I originally approached The Perennial Philosophy because I saw a passage of it quoted in another book — it was a mini-rant that Huxley indulges in about the cultists for the religion of progress. He rails against the way that nationalism, revolutionism, and an obsession with technological progress (what he calls "acts of hubris directed against Nature) get
Malinda Lee
This book is not perfect. It takes a lot for granted and it glosses over any points that contradict the central thesis. And yet, The Perennial Philosophy is possibly the most important, transformative book I have ever read. It changed the way I think about spirituality. Not to mention, it reads like pure poetry. I can't bring myself to give it any fewer than 5 stars.

By piecing together writings from leading mystics of different religions, Huxley aims to paint a picture of the "Highest Common Fa
Huxley is quite the thinker, and he's gathered together a lot of great excerpts from the work of various religious and spiritual writers. Yet, aside from being oddly boring for all the intelligence on display, his Perennial Philosophy seems a bit confused. His take is very religious--it's all about the search for capital G God--but he's not at all keen on organized religion...only then also, he kind of is. The search is within and the trappings of religion distract--unless they don't. Or somethi ...more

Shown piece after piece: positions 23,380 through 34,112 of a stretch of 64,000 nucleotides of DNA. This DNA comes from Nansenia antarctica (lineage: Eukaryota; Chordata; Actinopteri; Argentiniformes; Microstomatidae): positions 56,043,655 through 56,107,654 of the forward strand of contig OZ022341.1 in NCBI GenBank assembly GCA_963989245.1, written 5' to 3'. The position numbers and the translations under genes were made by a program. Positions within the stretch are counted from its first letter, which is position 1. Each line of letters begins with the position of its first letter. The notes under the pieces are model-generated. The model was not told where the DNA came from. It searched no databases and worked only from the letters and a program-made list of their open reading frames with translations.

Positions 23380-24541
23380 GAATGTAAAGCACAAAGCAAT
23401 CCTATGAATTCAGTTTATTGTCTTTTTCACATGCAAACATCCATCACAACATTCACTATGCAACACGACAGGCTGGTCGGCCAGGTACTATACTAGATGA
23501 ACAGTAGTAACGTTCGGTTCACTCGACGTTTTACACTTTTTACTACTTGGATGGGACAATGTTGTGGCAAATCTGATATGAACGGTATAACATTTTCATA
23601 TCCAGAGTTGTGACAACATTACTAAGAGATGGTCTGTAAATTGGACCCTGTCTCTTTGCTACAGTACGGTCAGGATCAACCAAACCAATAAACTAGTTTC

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  • Mysticism: A Study in the Nature and Development of Spiritual Consciousness
  • Nature, Man and Woman
  • The Phenomenon of Man
  • Integral Spirituality
  • Forgotten Truth: The Common Vision of the World's Religions
  • Zen Buddhism: Selected Writings
  • Rational Mysticism: Spirituality Meets Science in the Search for Enlightenment
  • The Inner Reaches of Outer Space: Metaphor as Myth and as Religion (Collected Worksl)
  • Critique of Religion and Philosophy